Some intranasal GC such as budesonide have a very high level of systemic absorption when applied directly to the nasal mucosa; short and intermediate term studies of children on intranasal steroids such as budesonide and beclomethasone also show a deterioration in growth velocity.28 Like asthma, there is some suggestion that the effects of these intranasal steroids may be dose dependent and that the newer forms of intranasal steroids such as mometasone furoate may not have these adverse growth effects.29 Assessment of short term growth during topical steroid treatment for eczema has also been studied, but the results have been inconclusive.30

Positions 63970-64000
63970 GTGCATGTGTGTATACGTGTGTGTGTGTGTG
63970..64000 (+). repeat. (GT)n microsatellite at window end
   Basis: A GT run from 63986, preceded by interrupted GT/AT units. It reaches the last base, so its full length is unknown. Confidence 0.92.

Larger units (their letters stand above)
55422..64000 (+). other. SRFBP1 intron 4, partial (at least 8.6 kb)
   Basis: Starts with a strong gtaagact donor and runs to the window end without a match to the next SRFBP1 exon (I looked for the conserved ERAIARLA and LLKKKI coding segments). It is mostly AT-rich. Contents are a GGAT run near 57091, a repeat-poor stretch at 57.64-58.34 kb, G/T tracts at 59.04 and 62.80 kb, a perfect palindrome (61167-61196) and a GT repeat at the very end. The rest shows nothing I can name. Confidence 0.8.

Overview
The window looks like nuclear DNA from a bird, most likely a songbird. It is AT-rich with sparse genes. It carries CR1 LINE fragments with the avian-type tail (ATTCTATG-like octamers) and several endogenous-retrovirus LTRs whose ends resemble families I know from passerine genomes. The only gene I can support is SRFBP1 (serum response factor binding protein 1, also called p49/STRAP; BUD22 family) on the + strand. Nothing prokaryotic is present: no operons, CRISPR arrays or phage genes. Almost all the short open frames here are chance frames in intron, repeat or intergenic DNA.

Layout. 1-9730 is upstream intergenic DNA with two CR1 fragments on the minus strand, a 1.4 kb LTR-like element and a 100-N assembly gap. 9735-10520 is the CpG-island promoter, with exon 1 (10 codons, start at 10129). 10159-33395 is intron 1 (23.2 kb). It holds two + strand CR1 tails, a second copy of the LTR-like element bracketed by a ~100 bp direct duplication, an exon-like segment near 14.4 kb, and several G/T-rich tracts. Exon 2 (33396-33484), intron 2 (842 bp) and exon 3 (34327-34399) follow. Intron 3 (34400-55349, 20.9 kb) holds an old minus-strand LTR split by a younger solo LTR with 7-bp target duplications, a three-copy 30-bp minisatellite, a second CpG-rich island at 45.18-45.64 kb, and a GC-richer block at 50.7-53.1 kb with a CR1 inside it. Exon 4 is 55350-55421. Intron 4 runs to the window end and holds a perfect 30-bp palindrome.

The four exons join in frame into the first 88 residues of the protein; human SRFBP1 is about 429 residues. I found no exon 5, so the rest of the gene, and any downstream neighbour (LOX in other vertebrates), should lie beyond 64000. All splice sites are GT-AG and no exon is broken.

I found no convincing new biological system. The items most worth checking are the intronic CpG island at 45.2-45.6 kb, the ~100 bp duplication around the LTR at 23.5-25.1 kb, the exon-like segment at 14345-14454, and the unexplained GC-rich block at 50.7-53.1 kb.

Longitudinal studies show that the growth velocities of children in the year preceding diagnosis are reduced; growth retardation frequently complicates the clinical course in children.31 There is an increased recognition of osteoporosis in adult patients with chronic inflammatory bowel disease. In children with inflammatory bowel disease, retardation of growth and skeletal maturation are widely reported and may be related to disease activity as well as to its treatment.32 Vertebral fractures have also been described in children with Crohn's disease with a short or absent history of steroid usage.33,34 A cross sectional study of bone mineralisation using dual energy x ray absorptiometry (DEXA) showed evidence of osteopenia even when corrected for sex, height, weight, and puberty.35 In this study, the bone status was related to steroid usage but had no relation to disease activity. In a longitudinal study of 55 children, uncorrected total body bone mineral density standard deviation score correlated negatively to cumulative steroid dosage and positively to body mass index.36 A reduction in bone mineral density of the lumbar spine, femoral neck, and radius may be more prominent in children with Crohn's disease and those children who are of a pubertal or post-pubertal age. The recent introduction of budesonide enemas for treatment of distal colitis has also been reported to be associated with suppression of markers of bone formation.37